Alumna wins the National Book Award for Poetry

Congratulations are going out from all corners to Dr. Don Mee Choi (Ph.D. 2003), poet and translator, on being named the winner of the 2020 National Book Award for Poetry.

Her collection, “DMZ Colony,” explores lives affected by colonization and war and is described as “a collage of survivor accounts, prose, and quotations with photographs and drawings that takes its name from Korea’s Demilitarized Zone.”

Dr. Don Mee Choi- Photo was taken from poetryfoundation.org

Choi, born in South Korea and now based in Seattle, deftly explores the histories of South Korea and the United States via her return from the U.S. to South Korea in 2016. Powell’s City of Books reported, “Woven from poems, prose, photographs, and drawings, Don Mee Choi’s DMZ Colony is a tour de force of personal and political reckoning set over eight acts. Like its sister book, Hardly War, it holds history accountable, its very presence a resistance to empire and a hope in humankind.”

In an emotional speech at the virtual awards ceremony on November 18, Choi dedicated the award to her father, a photojournalist. “Poetry and translation have changed my life,” she said. “For me, they are inseparable.” (Source: Youtube.)

Dr. Carol Barrett, creative writing faculty in Union’s Ph.D. in Interdisciplinary Studies, herself a published poet and a 1998 Union doctoral alumna, shared comments from Dr. Choi’s core faculty member, former Union professor, Dr. Minnie Bruce Pratt, who said about Dr. Choi’s prestigious award:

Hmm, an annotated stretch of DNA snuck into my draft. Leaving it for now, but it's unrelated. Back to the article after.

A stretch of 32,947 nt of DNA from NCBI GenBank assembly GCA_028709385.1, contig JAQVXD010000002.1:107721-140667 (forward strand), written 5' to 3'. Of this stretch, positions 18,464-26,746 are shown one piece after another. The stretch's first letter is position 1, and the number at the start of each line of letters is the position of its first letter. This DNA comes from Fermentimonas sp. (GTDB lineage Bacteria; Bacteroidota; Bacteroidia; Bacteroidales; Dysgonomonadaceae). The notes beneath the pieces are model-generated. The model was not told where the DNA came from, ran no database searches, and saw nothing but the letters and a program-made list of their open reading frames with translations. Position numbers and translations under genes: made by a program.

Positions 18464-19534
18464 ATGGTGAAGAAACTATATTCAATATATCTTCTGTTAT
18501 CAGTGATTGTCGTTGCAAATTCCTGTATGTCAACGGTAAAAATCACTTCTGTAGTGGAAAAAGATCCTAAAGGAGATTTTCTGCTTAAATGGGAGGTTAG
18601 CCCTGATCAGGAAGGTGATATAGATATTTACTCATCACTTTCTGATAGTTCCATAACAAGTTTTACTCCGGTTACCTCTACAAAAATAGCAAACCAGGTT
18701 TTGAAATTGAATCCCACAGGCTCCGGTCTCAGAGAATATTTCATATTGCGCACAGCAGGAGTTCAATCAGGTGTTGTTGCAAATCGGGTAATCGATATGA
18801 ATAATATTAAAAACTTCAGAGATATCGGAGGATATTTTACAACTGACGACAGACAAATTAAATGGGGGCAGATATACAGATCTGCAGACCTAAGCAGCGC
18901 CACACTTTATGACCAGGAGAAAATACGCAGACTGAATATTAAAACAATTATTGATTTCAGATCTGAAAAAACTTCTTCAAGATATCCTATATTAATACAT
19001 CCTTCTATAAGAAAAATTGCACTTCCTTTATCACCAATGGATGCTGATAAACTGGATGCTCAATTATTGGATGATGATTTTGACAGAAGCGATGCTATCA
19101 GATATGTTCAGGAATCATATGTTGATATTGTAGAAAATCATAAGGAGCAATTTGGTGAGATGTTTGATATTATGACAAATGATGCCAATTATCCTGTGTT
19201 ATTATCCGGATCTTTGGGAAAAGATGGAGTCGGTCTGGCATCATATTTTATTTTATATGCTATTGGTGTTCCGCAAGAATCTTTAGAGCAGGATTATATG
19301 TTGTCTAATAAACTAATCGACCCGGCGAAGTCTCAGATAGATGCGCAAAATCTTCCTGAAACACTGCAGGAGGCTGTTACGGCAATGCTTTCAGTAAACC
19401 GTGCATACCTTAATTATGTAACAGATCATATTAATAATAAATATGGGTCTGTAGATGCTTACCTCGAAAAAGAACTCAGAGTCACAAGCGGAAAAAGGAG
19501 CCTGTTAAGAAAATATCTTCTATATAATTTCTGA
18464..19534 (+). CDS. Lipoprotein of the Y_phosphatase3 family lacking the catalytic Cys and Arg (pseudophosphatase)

“Don Mee earned her Ph.D. from Union Institute & University in Modern Korean Culture and Translation, with a distinguished essay on and translation of modern feminist Korean poets. In addition to the National Book Award, she recently received a Whiting Writers Award, another note of honor in the poetry world, and has received many other awards since her Union days.”

The highly prized National Book Award for Poetry is one of five annual awards given by the National Book Foundation to recognize outstanding literary work by U.S. citizens. They are awards “by writers to writers,” with nominations provided only by publishers. Dr. Pratt noted that Don Mee’s books have all been published by small experimental presses, rather than larger houses.

“She set her path clearly when she defined the work she wanted to do when she was at Union,” continued Dr. Pratt, “and she has followed it faithfully and brilliantly. It is gratifying to see her reaping this national recognition.”

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